Henriette Wyeth was born in Wilmington, Delaware, into an artistic family. Wyeth was the eldest of the five children of illustrator N.C. Wyeth and his wife Carolyn Bockius. Her siblings Carolyn Wyeth and Andrew Wyeth also became artists, with Andrew Wyeth becoming the most consistently well-known artist of this creative family. Henriette contracted polio at age 3, which altered her health and use of her right hand. As a result, she learned to draw with her left hand and paint with her right. She grew up on the family farm in Chadds Ford, Pennsylvania, and attended local Quaker schools. She and her siblings were eventually homeschooled because her father distrusted the public school system. She began formal art lessons with her father at age 11, studying charcoal studies and geometric shapes. A child prodigy, at age 13 she was enrolled in the Normal Arts School in Boston, Massachusetts. In 1921, Wyeth entered the Boston Museum of Art Academy, and two years later began studying painting at the Pennsylvania Academy of Fine Arts in Philadelphia, Pennsylvania. By age 16, she was well known as a portraitist and received commissions for paintings of Wilmington residents. Heavily influenced by her father's unique realistic style, she rejected painting genres, such as Impressionism and Cubism. She was socially and politically conservative, which lead to her also rejecting progressive movements of the 1960s and 1970s, including the women's movement, and criticizing television and modern culture.
At age 21, Wyeth married artist Peter Hurd, her father's apprentice and a fellow student at the Pennsylvania Academy. The couple married in 1929, and had three children: Peter Jr., Carolyn and Michael Hurd. In 1938, they established the Sentinel Ranch in San Patricio, in southern New Mexico near Roswell, New Mexico. Wyeth's father was not happy about the move because, as she stated in a 1989 interview, “He felt I should not let marriage interfere with my painting.” Henriette Wyeth, however, did continue to paint for the rest of her life, until health problems prevented her from doing so.
Wyeth’s work spanned portraiture of adults and children, still lifes, and floral landscapes. In her work, she "often included objects that related to the subject's interest or personality..." She eventually stopped painting children because, as she said, “today's children--they are so deadpan." This cynicism extended to television and feminism, both of which she criticized. She felt that modern society had “blunted” children. She painted for Helen Hayes, Paulette Goddard, and Mrs. John D. Rockefeller III (Blanchette Hooker Rockefeller ), for which she earned a lasting celebrity. In 1963, she painted a portrait of her brother for the cover of Time Magazine. Also Hurd and Wyeth were both commissioned to produce a cover portrait of Lyndon B. Johnson for Time's "Man of the Year" issue.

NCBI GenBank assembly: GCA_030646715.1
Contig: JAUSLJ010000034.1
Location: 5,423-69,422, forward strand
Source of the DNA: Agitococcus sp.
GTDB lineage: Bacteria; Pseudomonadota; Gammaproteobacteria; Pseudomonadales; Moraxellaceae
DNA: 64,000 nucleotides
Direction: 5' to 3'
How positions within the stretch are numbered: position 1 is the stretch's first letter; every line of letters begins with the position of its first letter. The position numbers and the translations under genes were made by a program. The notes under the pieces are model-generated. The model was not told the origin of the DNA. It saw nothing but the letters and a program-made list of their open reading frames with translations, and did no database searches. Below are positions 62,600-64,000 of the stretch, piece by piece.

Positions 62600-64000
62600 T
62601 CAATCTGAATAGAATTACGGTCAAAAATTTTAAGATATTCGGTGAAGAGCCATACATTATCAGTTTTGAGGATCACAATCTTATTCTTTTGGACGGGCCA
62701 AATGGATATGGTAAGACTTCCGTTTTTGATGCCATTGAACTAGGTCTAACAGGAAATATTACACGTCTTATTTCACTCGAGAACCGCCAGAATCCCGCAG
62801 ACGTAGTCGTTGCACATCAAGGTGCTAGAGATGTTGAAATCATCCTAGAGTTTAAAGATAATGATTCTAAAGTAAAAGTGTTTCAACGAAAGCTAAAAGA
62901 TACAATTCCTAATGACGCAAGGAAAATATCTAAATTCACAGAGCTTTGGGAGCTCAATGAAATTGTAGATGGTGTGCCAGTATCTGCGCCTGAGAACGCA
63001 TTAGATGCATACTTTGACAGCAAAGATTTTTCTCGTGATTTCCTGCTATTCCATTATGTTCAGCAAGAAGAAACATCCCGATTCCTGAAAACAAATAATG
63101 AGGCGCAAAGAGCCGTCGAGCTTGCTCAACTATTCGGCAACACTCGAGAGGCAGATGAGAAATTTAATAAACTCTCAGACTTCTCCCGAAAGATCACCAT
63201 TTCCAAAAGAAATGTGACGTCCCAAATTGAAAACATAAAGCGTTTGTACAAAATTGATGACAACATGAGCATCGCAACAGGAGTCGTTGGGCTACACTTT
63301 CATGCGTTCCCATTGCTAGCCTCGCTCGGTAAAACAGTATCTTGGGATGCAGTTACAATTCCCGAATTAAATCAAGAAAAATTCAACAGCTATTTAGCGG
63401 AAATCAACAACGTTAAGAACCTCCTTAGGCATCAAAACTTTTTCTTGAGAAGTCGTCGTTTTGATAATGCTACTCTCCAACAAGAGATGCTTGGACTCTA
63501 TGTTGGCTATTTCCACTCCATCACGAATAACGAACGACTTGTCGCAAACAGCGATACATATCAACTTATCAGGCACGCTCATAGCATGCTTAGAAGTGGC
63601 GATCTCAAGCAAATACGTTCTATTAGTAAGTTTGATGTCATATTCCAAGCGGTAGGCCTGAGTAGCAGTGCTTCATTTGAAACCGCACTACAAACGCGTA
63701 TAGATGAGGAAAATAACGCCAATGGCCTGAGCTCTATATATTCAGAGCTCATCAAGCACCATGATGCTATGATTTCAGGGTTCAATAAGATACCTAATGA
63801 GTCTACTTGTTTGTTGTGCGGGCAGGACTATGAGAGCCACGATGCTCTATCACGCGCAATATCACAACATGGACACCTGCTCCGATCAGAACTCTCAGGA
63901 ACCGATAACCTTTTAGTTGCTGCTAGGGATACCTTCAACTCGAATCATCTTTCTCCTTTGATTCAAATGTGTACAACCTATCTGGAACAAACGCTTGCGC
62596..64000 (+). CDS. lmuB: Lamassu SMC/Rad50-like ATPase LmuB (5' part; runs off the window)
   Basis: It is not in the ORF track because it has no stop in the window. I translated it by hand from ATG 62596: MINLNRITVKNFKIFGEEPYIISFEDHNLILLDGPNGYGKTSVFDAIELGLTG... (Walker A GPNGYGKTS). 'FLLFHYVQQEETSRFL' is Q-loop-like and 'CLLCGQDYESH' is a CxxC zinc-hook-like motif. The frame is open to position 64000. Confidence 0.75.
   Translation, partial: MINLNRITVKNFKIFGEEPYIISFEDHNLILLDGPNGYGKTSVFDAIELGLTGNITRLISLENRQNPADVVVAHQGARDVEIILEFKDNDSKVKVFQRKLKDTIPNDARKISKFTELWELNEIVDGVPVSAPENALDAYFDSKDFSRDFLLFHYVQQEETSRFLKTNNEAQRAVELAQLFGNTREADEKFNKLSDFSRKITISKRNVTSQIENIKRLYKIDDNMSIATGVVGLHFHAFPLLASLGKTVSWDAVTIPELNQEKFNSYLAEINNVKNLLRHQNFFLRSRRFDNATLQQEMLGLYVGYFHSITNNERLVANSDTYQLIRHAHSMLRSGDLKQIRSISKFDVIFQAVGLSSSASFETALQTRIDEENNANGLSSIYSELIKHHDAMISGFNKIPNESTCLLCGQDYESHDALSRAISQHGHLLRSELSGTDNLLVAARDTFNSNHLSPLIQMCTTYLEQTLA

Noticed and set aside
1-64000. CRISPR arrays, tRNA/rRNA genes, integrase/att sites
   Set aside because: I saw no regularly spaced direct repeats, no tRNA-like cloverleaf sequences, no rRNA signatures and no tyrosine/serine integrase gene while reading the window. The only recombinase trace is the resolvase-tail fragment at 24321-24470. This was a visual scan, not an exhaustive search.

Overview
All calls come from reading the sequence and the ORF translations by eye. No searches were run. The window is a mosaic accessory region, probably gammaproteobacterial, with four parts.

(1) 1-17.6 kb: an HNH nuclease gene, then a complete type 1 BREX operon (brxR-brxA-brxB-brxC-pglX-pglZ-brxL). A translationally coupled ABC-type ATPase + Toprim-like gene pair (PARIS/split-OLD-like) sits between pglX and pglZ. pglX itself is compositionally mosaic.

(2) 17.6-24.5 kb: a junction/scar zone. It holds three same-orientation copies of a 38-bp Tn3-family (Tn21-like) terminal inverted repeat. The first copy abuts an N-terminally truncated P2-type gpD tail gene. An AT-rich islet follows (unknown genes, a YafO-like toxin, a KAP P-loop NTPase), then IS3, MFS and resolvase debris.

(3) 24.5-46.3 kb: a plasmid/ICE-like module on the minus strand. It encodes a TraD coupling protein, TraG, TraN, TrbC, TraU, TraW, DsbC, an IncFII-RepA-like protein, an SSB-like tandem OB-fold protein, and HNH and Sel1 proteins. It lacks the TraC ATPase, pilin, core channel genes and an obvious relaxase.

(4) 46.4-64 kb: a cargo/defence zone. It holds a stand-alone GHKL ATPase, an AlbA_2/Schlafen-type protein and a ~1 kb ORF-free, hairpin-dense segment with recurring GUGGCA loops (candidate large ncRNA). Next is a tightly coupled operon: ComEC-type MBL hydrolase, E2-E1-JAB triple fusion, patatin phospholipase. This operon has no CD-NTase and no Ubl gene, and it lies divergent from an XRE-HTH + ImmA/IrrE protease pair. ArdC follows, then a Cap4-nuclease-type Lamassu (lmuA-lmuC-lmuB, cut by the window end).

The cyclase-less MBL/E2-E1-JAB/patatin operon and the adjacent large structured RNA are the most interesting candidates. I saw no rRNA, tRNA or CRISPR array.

Her most widely known work is the official White House portrait of First Lady Pat Nixon. She exhibited at the Pennsylvania Academy (1927, 1936–44), where she was awarded the 1937 Mary Smith Prize for a portrait of her son Peter. She received other awards for her work, including the Governor's Award in Santa Fe, New Mexico and a Living Legacy Award from the Women’s International Center. Much of her work is located at The Roswell Museum and Art Center, in Roswell, New Mexico and at the Hurd La Rinconada Gallery in San Patricio, NM. Her paintings can also be found in the permanent collections of the Brandywine River Museum, the Los Angeles Athletic Club, the National Portrait Gallery, the New Mexico Museum of Art in Santa Fe, and the Texas Tech University Fine Art Museum.
Her papers, and those of her husband (who died in 1984), are in the Archives of American Art at the Smithsonian Institution.
Henriette died in her Roswell, New Mexico home-studio from complications from pneumonia in April 1997. According to her biography on the Wyeth Hurd Gallery website, she was “considered by many art scholars to be one of the great women painters of the 20th century.”
One of her well known quotes sums up her philosophy well: "I don't know what is important and what is unimportant, so I call it all immensely important."
Wyeth's work has been exhibited at such notable institution as The Metropolitan Museum of Art in New York, The Carnegie Institute in Pittsburgh, The Art Institute of Chicago and New Mexico’s Roswell Museum of Art.
Other exhibitions have included:The Wyeth Family, Philadelphia, PA
Exhibition of Paintings by Peter Hurd & Henriette Wyeth, The Columbus Gallery of Fine Arts, Columbus, OH
The Wyeths' Wyeths, Farnsworth Art Museum, Rockland, ME
The Wyeth Family: Three Generations of American Art, Dulwich Picture Gallery, London
The Wyeths: America's Artists, Kalamazoo Institute of the Arts, Kalamazoo, MI
Nomads: Traversing Adolescence, Kemper Museum of Contemporary Art, Kansas City, MI and Kemper East, Kansas City, MI
Future ExhibitionMagical & Real: Henriette Wyeth and Peter Hurd, a Retrospective, Michener Art Museum, Doylestown, PA